For example, if you ran the following code

conn = collectd.Connection()
conn.example.record(baz = 1)
conn.example.record("foo", baz = 2)
conn.example.record("bar", baz = 3)

and then statistics were sent to the collectd server, it would result in the following files:

  • gauge-example-baz.rrd (with a value of 6 for this time increment)
  • gauge-example-foo-baz.rrd (with a value of 2 for this time increment)
  • gauge-example-bar-baz.rrd (with a value of 3 for this time increment)
Each keyword argument to this method is interpreted as a statistic, whose name is the argument name, and whose value is set to the exact value of the argument. Use this method when you have values which you wish to update to a specific value rather than increment.


All names are sanitized to contain only alphanumeric characters separated by underscores. In other words, if you did something like

conn = collectd.Connection()
counter = getattr(conn, "^@#@foo%$&&*")
stat = {"*()#@spam!@$^&*": 1}
counter.record("()#@bar&*()baz$^_+", **stat)

then the resulting files would be named gauge-foo-spam.rrd and gauge-foo-bar_baz-spam.rrd. Although this behavior is generally desirable, it could lead to your statistics becoming merged. For example, the foo-bar and foo/bar statistics in the following code would be combined into a single foo_bar statistic:

conn = collectd.Connection()"foo-bar", baz = 2)"foo/bar", baz = 3)


As mentioned above, collectd swallows exceptions so that you never have to worry about calling a function from this module and triggering an exception. However, any exceptions which do occur are logged using the logging module from the standard library, specifically to the collectd logger. No other logging is performed.

However, this module defines no handlers for the collectd logger, so by default nothing is done with any of these log messages.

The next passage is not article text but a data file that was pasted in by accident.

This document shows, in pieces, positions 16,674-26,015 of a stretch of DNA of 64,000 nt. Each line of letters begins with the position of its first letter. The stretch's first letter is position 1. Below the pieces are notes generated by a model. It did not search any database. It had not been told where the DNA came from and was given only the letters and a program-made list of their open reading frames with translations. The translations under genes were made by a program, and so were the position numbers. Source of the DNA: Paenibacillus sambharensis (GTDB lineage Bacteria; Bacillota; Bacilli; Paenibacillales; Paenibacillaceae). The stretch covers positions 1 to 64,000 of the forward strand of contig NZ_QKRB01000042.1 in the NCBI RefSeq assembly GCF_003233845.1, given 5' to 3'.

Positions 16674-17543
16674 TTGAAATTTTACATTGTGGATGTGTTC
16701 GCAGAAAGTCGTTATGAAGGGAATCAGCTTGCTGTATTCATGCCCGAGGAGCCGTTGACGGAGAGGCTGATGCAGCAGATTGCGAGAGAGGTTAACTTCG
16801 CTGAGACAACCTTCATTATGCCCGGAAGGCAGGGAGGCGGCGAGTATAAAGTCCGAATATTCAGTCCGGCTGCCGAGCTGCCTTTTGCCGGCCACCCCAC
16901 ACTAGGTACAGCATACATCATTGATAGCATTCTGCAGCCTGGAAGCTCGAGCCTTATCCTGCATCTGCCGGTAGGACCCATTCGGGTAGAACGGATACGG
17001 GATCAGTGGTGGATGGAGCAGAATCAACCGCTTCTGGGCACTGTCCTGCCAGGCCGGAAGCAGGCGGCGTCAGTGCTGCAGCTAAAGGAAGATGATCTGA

A More Complex Example

The following code is available in the examples/ file in your source distribution:

import time
from Queue import Queue
from threading import Thread
from random import normalvariate

import collectd

numbers = Queue()
conn = collectd.Connection()

def is_prime(n):
    for i in xrange(2, n):
        if n % i == 0:
            return False
    return True

def watch_queue():
    while True:
        conn.queue.set_exact(size = numbers.qsize())

def consumer():
    while True:
        n = numbers.get()
        before = time.time()
        primality = is_prime(n)
        elapsed = time.time() - before
        if primality:
            print n, "is prime"
            conn.consumer.record("prime", count = 1, time = elapsed)
            print n, "is not prime"
            conn.consumer.record("composite", count = 1, time = elapsed)

def producer():
    while True:
        n = int((time.time() % 30) ** normalvariate(5, 2))
        if n < 2:
            conn.producer.record(too_small = 1)
        elif n > 10 ** 9:
            conn.producer.record(too_big = 1)
            conn.producer.record(just_right = 1)

if __name__ == "__main__":
    for func in [producer, consumer]:
        t = Thread(target = func)
        t.daemon = True

Here’s a list of files generated by this code, along with an explanation of the counter which each file contains for each time interval:

  • gauge-queue-size.rrd: a snapshot of the size of the numbers queue
  • gauge-producer-too_small.rrd: a count of the random numbers generated by the producer thread which were discarded for being too small
  • gauge-producer-too_big.rrd: a count of the random numbers generated by the producer thread which were discarded for being too large
  • gauge-producer-just_right.rrd: a count of the random numbers generated by the producer thread which were sent to the consumer thread for factoring
  • gauge-consumer-count.rrd: an overall count of the numbers factored by the consumer thread
  • gauge-consumer-composite-count.rrd: a count of the numbers factored by the consumer thread which turned out to be non-prime
  • gauge-consumer-prime-count.rrd: a count of the numbers factored by the consumer thread which turned out to be prime
  • gauge-consumer-time.rrd: the amount of wallclock time elapsed while factoring numbers
  • gauge-consumer-composite-time.rrd: the amount of wallclock time elapsed while factoring numbers which turned out to be non-prime
  • gauge-consumer-prime-time.rrd: the amount of wallclock time elapsed while factoring numbers which turned out to be prime

TODO: add graphs to this example to demonstrate what the data looks like

A Utility for Graphing RRD Data

This is forthcoming; we’d like a simple script for generating the complex command-line arguments understood by rrdtool graph commands.

At some point we may also want a web interface similar to the existing collectd cgi script which dynamically lets you select and generate graphs, but with awareness of the semantics of the files generated by this module, which would allow users to start with a high-level overview and drill-down into specific data, combine data from different sources into one graph, etc.